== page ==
January 24, 2005


Question: If you're supposed to be guilty, and you keep laughing, does that make you a bad person?

We've run into Susan Lenfestey before; she's credited as a "Minneapolis Writer" at the bottom of her latest piece in the Strib. I think "Minneapolis Writer" could become a synonym for "dour, harping, one who uses pessimism and phony as a club to beat you into submission."

It's time to party.

As the families of bomb-flattened Fallujah huddle in make-shift refugee camps, drinking from sewage-filled streams, Iraqi policy mastermind Paul Wolfowitz fastens the last stud into his starched collar.

Just for the fun of it, I searched Google for any reference in any news article to people in Fallujah having to drink sewage. You be the judge - I found 21 articles, mostly referrals to Lenfestey's article itself.
As the Iraq Survey Group ends its search for WMD, concluding that there was no imminent mushroom cloud or even a smoking gun, Condi Rice draws herself a hot bath.
So does Bill Clinton. So do the former managing editors at NPR, CNN and the New York Times. So does Bill Clinton.
As Sgt. Kevin Benderman, an Army mechanic with nine years of service, refuses a second deployment to Iraq, saying, "You just don't know how bad it is," Colin Powell pours himself a drink.
Let me try this: "As the remains of the Kurdish family, still bleeding from their fatal machine-gun wounds, were pushed into the mass grave by the bulldozer, Susan Lenfestey poured herself a bowl of free-range granola"

Hm. Not so much fun. I don't get it.

As Specialist Charles A. Graner, miscreant and major-domo of Abu Ghraib, shuffles off to prison, Donald Rumsfeld straightens the black tie of his tux.
Side issue here: what is the Latin term for Non-Sequitur again? I can never remember my latin terms...
As the 9/11 widow tucks her children into bed, wondering why the recommendations made in "The 9/11 Commission Report" weren't implemented, Tom Ridge tightens his cummerbund.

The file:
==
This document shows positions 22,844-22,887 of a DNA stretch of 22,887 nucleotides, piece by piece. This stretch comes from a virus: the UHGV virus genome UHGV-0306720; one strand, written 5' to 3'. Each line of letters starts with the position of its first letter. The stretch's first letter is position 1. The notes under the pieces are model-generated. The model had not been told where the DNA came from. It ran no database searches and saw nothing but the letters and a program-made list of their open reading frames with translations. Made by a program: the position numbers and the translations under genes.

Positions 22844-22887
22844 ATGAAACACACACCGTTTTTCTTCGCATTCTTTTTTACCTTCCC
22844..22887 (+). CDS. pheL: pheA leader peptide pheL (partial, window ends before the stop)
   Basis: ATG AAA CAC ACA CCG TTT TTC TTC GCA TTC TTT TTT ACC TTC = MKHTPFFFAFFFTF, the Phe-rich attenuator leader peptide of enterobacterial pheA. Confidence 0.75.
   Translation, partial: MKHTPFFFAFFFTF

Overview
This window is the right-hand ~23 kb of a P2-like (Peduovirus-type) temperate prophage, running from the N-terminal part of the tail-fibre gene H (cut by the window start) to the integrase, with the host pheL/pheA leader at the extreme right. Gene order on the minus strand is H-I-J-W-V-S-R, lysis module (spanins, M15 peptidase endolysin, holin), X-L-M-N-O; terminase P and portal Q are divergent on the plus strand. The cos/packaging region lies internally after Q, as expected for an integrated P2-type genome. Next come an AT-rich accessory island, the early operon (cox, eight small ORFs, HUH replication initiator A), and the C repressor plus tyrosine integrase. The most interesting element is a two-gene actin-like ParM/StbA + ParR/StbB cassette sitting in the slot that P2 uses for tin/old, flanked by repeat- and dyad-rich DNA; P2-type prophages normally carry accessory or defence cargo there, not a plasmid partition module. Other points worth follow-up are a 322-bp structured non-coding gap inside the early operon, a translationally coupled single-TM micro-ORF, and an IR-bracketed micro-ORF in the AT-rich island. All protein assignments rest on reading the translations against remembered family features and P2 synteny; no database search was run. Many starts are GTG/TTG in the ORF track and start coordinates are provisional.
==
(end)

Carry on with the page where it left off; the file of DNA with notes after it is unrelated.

911 WIDOW: "If only there'd been more bureaucracy...oh, I can't go on..."
As prisoners charged with no crimes, and given no recourse, languish in the hellhole of Guantanamo Bay, torture apologist Alberto Gonzales clicks his cufflinks into place.
Lenfestey's right. We shouldn't capture and detain terrorists as prisoners; since the Geneva Convention allows us to line them up and shoot them as spies, that's what we should do.

That's what the law says, after all.

As Dan Rather retires in disgrace over forged documents, former CIA Director George Tenet, proponent of forged documents about Iraq's nonexistent nuclear program, adjusts the Medal of Freedom around his neck.
Key difference, of which Lenfestey's audience is probably ignorant; people at CBS knew they were forgeries, or at least didn't do anything to verify them.
As the working mother in Chicago wonders how to keep her child from being left behind now that her special-ed program has been cut, Armstrong Williams polishes his shoes.
I suppose that in Susan Lenfestey's special little world, Armstrong Williams got an invite to the inauguration...
As Valerie Plame walks away from a distinguished career as a CIA "operative," destroyed when her identity was revealed by columnist Robert Novak, Mr. Novak walks to his limo.
You mean the top-secret super agent Valerie Plame? Who was involved in, let's be honest, her husband's scam?
As Osama bin Laden chuckles in his cave to see America's fortunes sink in the morass of Iraq and as fresh recruits to his cause multiply like flies, Dick Cheney pops the cork on a bottle of Dom Perignon.